Paddy Upton

Reframing Change

Change can be easy. 

Much is written about change. 

Become fitter. 

Lose weight. Gain weight. 

Find a better job. Improve things in your relationships.

Reduce stress. Get outdoors more. 

Start that new hobby. 

We all want our lives to be even better, but we’ve been  told that change is difficult. 

That it requires discipline, determination and commitment. We need to make sacrifices.

Filled with this notion, our mind sees change as an effort and a struggle. So we find ways to procrastinate or distract ourselves from this perceived difficulty.

What happens if this story is not true? 

What if change does not have to be difficult or require sacrifice? What if we can live an even more kick-ass life, and do so with ease and flow? 

I believe both these statements are equally relevant and available to all of us. 

Consider three common change scenarios, 

            1.         Things are going really well in an area of your life. Maybe you’re really fit, healthy, or your job, kids or relationship are going great. If anything, they require only minor changes to work even better. 

            2.         Things are OK in an area of your life. Some parts are working, and some are not. 

            3.         Some aspects of your life are bad. This can make you feel that your whole life is shit.

When something is working well, consider making very minor changes that lay an even deeper foundation for sustained success in that area. 

If your health is already good, eat even better, improve your sleep even more.

If your relationship or job is going well, be grateful more regularly. 

Be proactive in doing smart stuff to sustain the success. Do a little more of what works, and a little less of what doesn’t.

Making small improvements in areas that are working is almost always easy and fun to do.

It’s in the second area that many people get stuck. 

Here some things are good and are working, but there’s not enough drive to make any notable changes. 

The areas where things are not working causes us stress but it’s easier to shut these things out. We comfort eat, get lost in screen-time, shop, exercise, socialize or turn to that extra glass of wine. 

Unfortunately some of these avoidance tactics compound the problem and can cause others. 

This scenario often happens in jobs and relationships. 

As with scenario one, consider making small and easy changes, specifically in the areas where things are good!. 

Make changes to those areas that you are in control of. Most notably the  ‘big five’ in terms of health – what you eat, what you drink, how you sleep, exercise, and by calming our mind. The latter can be done via things like healthy-dose exercise, breathwork, meditation, mindfulness or yoga nidra practices, engaging in creativity, and quality connection with loved ones. Guided yoga nidra has long been a go-to of mine, via any number of meditation apps or Youtube.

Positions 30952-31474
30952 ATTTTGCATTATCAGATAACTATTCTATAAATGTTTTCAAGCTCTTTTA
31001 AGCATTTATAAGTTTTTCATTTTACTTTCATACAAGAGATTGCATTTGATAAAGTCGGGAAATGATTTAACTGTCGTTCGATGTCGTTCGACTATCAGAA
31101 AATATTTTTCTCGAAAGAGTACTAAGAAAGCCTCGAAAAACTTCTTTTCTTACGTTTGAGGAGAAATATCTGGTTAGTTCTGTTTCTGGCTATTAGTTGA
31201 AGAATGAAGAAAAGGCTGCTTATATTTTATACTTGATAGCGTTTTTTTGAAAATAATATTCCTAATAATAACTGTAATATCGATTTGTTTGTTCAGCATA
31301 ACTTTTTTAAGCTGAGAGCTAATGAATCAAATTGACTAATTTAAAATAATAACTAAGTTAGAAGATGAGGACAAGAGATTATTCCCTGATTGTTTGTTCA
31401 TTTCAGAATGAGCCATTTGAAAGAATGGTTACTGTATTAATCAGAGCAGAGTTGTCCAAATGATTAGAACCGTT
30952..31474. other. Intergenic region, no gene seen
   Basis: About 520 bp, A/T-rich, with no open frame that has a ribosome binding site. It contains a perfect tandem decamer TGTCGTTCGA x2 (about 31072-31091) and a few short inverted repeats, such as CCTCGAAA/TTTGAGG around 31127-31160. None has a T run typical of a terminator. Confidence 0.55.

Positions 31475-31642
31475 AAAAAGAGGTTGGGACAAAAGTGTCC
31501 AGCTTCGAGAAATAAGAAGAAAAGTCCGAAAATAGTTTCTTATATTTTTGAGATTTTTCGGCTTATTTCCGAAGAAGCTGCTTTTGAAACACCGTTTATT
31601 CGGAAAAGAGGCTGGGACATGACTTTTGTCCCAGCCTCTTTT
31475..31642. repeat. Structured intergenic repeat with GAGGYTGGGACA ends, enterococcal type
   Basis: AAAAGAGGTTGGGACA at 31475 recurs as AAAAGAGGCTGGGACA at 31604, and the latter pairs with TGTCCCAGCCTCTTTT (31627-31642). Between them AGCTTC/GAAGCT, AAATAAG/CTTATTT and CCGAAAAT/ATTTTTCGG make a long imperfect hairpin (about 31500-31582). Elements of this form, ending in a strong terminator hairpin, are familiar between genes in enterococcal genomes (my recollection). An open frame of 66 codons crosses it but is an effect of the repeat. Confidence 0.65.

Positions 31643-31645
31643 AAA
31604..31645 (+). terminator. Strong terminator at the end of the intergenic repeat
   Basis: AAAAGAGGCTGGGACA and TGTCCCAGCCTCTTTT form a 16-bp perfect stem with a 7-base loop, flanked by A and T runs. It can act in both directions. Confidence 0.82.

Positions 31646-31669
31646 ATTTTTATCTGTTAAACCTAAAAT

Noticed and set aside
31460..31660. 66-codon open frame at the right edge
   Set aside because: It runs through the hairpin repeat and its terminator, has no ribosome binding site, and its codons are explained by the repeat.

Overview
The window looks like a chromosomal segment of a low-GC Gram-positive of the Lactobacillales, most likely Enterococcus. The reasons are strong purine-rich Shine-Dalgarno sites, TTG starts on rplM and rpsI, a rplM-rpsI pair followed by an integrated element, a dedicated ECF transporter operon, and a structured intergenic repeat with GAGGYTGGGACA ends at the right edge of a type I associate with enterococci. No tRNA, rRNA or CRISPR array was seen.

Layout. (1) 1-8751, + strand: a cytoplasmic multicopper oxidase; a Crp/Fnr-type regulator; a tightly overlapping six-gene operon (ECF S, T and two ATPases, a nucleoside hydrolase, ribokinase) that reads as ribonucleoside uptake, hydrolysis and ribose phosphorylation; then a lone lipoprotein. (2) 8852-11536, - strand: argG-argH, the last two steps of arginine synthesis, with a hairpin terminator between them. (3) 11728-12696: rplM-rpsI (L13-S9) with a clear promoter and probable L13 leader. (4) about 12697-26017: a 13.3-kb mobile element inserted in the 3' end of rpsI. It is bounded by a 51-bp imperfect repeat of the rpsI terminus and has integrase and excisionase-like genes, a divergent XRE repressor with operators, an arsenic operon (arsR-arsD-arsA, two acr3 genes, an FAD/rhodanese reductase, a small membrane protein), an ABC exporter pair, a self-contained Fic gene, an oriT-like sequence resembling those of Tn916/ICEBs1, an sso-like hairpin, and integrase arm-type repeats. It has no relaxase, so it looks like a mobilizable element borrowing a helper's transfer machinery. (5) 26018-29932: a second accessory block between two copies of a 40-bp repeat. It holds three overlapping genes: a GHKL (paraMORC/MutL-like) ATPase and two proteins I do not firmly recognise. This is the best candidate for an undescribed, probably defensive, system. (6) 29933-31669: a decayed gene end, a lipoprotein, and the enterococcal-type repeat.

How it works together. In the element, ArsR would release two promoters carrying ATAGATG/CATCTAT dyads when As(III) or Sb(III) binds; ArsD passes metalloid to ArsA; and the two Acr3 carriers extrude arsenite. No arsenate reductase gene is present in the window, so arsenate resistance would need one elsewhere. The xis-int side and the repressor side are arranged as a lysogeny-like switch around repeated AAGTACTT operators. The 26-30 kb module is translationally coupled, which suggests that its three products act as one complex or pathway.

Making small and easy improvements in these areas deliver results relatively quickly. Remember – the healthier you are, the more energy, clarity and confidence you bring to solving problems. 

Most people don’t make changes until the third scenario arrives. 

This stage might require far-reaching change which can sometimes be challenging in the beginning, but almost always very rewarding in the medium to long-term! 

I believe the most important ingredient is COURAGE to make the change. We all have it in abundance. And we’re all smart enough to know when we need to make a change. Tap into your courage and knowing – with ease. 


We all have our natural motivational flows, strengths we were born with, and personal preferences. Ours are all unique. 

When we make changes that align with these, it generally happens with ease and flow. As opposed to when we make changes away them – which can happen when we change to suit someone else’s agenda.  

If I am asked to spend a little more time in the ocean, eat a little healthier, do a bit more exercise, it certainly doesn’t require sacrifice. I love it, it fuels me – so it’s easy. 

What I do need is the awareness to keep doing more of the things that are currently working. And the courage to say no to the things that are holding me back or getting in the way.

And through all this, to remember that life is about cycles, and that things are in a constant state of change in flux. Sometimes when things aren’t working, it’s not about changing what I’m doing, but changing my attitude to knowing and accepting that life can be difficult. When I fully accept this, then life is no longer difficult.

Bonus tip

When you do decide to make a change, in any area of your life, regardless of size, go easy on yourself! 

It’s OK if you procrastinate a bit, and it’s OK if you fall off the wagon. Both are quite normal, and quite human. 

Simply go back to the desired change, and try again.

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